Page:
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Sabre sees major role in banking M&A space

February 12, 2003 12:43 IST

Rana Talwar, former group CEO, Standard CharteredGurvinder Singh Rana Talwar, former group chief executive officer of Standard Chartered Plc, is hoping to play a major role in the consolidation that he anticipates in the Indian banking sector by acquiring management control and merging troubled banks.

This is the focus of his India plans which he wants to implement through Sabre Capital Worldwide, a cash-rich London-based fund of which he is majority shareholder.

"We are here to look at all troubled institutions. We have the capital and management expertise," Talwar told Business Standard in an interview after he stepped down as StanChart chief in November 2001 following a boardroom battle.

So far, Talwar has held discussions for acquiring management control in Centurion Bank. One round of talks has been held with Reserve Bank of India governor Bimal Jalan. The bank's chairman V Janakiraman also visited Sabre Capital's Singapore office last week.

The structure of the deal is still being worked out, but will involve a change and enlargement in shareholding, with Sabre Capital leading a new set of investors. The existing overseas investors are expected to invest fresh capital.

"Initially, we thought it would require a lot of capital. But it is possible to structure the deal in such a way that you will not need too much capital at this point," says Talwar, who was unwilling to discuss more detail.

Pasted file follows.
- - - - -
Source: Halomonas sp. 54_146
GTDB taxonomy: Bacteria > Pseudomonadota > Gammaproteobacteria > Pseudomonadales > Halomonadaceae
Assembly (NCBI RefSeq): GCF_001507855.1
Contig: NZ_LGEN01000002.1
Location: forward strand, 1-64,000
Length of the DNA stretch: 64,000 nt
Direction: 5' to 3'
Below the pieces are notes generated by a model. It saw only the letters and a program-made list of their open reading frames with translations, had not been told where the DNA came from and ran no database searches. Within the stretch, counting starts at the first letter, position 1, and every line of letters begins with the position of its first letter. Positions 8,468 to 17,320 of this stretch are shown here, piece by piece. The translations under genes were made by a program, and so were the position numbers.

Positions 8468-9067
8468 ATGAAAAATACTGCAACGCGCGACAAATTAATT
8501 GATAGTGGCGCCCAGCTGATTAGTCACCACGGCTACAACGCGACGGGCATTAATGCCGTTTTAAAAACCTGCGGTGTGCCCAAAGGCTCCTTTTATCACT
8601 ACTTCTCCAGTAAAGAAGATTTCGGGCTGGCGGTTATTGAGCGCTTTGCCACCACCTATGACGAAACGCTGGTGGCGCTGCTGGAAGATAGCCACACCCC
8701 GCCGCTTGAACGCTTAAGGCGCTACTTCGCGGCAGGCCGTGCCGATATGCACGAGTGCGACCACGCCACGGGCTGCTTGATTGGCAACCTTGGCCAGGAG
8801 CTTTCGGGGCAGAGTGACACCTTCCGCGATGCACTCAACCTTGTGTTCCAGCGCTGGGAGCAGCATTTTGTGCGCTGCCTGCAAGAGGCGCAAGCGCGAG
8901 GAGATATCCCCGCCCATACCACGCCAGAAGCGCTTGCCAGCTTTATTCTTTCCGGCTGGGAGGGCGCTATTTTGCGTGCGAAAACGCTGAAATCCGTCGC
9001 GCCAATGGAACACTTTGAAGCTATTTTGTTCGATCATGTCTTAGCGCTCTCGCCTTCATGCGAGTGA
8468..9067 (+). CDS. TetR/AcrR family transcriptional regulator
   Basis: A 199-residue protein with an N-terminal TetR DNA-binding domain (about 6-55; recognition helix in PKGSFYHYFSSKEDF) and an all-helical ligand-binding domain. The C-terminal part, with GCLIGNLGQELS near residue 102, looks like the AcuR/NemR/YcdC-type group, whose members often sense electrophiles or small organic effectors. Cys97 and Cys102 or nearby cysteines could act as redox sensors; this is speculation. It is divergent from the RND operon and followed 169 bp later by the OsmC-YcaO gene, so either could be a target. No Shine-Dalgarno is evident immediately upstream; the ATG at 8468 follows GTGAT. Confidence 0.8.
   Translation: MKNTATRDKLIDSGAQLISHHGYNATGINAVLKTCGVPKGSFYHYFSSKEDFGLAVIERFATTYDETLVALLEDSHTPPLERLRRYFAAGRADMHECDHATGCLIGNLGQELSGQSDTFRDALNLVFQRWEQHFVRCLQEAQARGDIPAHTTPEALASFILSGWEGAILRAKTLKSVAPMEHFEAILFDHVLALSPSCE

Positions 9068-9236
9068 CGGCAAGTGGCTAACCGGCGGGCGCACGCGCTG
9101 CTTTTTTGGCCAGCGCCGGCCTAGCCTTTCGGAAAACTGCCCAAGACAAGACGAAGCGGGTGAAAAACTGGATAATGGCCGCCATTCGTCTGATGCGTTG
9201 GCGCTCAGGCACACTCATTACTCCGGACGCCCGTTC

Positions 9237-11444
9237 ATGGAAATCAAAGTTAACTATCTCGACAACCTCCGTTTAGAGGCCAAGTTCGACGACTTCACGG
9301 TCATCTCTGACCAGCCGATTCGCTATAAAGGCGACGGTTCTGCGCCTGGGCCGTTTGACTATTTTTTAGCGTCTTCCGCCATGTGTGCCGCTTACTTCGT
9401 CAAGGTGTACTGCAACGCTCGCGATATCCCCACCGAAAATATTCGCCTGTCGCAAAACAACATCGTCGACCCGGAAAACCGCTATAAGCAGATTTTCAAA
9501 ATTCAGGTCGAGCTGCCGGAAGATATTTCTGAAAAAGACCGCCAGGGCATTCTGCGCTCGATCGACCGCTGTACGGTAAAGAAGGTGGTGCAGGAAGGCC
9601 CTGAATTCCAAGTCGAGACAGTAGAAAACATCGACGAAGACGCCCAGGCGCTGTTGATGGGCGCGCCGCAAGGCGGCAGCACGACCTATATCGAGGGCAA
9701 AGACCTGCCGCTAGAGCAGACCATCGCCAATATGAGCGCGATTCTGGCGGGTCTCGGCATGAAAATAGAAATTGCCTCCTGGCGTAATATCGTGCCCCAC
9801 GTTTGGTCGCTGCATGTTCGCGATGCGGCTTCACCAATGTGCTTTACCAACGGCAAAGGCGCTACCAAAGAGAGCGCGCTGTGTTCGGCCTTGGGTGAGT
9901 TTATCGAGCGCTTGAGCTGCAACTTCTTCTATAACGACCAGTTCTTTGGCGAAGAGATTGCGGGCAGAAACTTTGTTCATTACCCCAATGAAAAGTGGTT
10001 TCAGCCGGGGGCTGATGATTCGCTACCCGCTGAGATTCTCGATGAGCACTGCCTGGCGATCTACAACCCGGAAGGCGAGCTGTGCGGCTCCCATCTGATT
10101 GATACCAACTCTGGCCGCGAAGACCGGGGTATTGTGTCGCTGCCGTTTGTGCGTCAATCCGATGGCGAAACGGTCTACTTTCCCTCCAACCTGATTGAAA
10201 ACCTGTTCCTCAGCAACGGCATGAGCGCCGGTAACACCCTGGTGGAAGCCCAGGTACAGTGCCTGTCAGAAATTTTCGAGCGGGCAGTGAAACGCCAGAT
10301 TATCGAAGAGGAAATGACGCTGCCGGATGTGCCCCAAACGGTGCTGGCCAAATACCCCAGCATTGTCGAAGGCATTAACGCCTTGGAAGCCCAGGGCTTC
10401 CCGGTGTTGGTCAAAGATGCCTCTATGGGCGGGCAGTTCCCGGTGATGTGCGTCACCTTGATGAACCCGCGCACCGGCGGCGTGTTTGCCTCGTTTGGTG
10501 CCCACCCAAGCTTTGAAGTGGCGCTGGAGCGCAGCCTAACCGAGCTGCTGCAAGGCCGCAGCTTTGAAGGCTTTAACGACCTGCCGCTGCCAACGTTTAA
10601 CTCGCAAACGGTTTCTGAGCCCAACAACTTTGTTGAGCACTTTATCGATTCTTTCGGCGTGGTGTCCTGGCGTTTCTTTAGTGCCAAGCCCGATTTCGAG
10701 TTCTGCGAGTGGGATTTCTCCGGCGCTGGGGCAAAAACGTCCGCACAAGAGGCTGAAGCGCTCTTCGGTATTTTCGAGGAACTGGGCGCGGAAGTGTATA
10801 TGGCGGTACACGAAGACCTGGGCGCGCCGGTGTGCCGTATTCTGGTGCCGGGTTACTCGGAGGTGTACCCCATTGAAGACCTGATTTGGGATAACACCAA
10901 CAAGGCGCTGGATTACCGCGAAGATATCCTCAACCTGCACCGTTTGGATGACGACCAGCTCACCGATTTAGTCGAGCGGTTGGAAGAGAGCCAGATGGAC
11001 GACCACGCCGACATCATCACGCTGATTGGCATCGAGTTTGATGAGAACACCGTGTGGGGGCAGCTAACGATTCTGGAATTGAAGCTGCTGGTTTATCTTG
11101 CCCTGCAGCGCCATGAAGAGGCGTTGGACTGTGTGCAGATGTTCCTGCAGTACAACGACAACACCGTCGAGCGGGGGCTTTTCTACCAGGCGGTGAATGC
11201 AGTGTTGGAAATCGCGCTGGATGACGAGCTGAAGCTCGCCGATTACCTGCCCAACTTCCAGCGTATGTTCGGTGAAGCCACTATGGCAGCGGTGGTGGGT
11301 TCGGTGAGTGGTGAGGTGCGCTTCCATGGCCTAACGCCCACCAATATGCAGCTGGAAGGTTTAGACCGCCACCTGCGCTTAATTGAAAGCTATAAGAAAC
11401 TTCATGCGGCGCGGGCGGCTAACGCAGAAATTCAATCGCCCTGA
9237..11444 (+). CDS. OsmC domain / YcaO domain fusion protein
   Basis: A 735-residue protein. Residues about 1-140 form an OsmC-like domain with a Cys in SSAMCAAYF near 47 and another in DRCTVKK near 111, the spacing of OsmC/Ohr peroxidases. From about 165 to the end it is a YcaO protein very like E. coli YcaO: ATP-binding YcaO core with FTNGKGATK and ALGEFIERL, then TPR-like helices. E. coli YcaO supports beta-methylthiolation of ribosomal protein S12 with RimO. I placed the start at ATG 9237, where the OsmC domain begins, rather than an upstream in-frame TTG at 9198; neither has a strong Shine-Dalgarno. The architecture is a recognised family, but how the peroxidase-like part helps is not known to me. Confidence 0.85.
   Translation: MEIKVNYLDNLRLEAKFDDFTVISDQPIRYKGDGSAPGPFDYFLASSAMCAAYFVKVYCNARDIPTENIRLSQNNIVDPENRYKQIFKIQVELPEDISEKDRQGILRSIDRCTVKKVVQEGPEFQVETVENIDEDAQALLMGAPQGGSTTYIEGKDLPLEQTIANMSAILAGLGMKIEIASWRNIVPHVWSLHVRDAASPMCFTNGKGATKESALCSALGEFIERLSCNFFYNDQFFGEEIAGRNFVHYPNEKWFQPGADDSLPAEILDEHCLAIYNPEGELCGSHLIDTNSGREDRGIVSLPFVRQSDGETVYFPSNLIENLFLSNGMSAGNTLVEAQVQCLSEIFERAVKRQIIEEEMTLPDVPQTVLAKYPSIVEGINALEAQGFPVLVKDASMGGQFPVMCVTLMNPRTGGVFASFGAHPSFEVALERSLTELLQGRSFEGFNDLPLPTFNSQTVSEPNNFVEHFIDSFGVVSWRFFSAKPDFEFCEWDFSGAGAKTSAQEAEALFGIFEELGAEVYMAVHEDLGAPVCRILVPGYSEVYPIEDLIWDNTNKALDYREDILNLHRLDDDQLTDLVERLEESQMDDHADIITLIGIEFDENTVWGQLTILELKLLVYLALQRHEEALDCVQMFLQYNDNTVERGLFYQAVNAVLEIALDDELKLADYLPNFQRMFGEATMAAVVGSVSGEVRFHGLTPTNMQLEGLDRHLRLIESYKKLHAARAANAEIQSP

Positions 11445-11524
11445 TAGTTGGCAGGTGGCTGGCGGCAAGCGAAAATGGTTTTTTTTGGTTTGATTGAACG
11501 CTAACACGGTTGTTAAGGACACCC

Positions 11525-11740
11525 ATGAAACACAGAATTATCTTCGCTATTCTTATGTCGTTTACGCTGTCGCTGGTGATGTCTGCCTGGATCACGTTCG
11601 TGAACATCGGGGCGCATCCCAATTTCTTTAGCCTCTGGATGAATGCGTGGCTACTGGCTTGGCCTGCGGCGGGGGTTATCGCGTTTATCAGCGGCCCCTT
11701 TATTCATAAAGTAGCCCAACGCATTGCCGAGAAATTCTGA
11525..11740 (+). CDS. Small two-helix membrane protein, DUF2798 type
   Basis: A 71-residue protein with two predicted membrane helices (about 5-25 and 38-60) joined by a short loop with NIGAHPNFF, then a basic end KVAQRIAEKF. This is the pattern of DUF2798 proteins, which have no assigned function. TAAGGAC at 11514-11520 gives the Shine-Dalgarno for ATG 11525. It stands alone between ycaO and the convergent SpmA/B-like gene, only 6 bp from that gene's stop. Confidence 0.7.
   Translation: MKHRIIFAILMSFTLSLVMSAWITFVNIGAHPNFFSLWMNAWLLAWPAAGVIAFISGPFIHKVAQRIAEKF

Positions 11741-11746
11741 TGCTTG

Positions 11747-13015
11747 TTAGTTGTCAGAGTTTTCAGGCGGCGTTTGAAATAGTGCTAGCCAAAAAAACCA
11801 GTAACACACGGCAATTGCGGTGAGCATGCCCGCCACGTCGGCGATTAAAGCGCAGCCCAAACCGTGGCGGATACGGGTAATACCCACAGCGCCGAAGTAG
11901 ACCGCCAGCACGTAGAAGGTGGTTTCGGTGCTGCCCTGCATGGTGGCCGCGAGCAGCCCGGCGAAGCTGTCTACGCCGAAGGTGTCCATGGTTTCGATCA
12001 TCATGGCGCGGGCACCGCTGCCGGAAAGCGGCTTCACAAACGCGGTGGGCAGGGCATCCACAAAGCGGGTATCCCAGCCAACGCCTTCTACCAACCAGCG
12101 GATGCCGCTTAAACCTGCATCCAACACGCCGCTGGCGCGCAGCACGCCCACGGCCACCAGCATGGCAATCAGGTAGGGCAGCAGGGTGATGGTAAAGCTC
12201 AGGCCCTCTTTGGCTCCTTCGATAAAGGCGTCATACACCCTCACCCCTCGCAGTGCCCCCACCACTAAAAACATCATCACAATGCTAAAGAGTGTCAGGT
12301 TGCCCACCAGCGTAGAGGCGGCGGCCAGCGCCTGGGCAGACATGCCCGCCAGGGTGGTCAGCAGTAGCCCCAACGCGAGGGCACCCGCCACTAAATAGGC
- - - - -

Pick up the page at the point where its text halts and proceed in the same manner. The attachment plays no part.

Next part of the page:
The major foreign stakeholders in the bank are Keppel Bank (around 17.5 per cent through a Mauritian subsidiary), the Asian Development Bank (10.22 per cent), and the International Finance Corporation (8.36 per cent).

Asked whether the existing norm of capping voting rights at 10 per cent, irrespective of the size of their stake, will impede managing the bank, Talwar suggested that he could consider a shareholders' agreement that gives his fund management control in Centurion.

Of other plans, Talwar said the takeover of Global Trust, the troubled private bank in which the RBI removed the original promoters, had been suggested to him.

"We may look into it. We have the combination of capital and management expertise and we can look at all troubled institutions that can be revived," he said.

Sabre Capital is looking at similar opportunities in East Europe, Middle East and Indonesia.

The other stakeholders in Sabre Capital are Rajiv Maliwal, former head of StanChart's private equity operations in Singapore, and Nigel Kenny, the bank's former finance director.

"Money is not an issue. We have financial backers. We can go to any extent, spend any amount, depending on the deal," Talwar said.

Talwar refused to discuss his personal net worth. Last year, StanChart announced a substantial compensation package for him worth £3.2 million.

Kenny, who took voluntary retirement, received at least £5,46,000 apart from the year's bonus.

As a CEO of StanChart, Talwar was instrumental in five acquisitions of $3 billion over 1999 and 2000, of which the purchase of the Grindlay's business in India, West and South Asia for $ 1.34 billion was among the largest deals.
Tamal Bandyopadhyay in Mumbai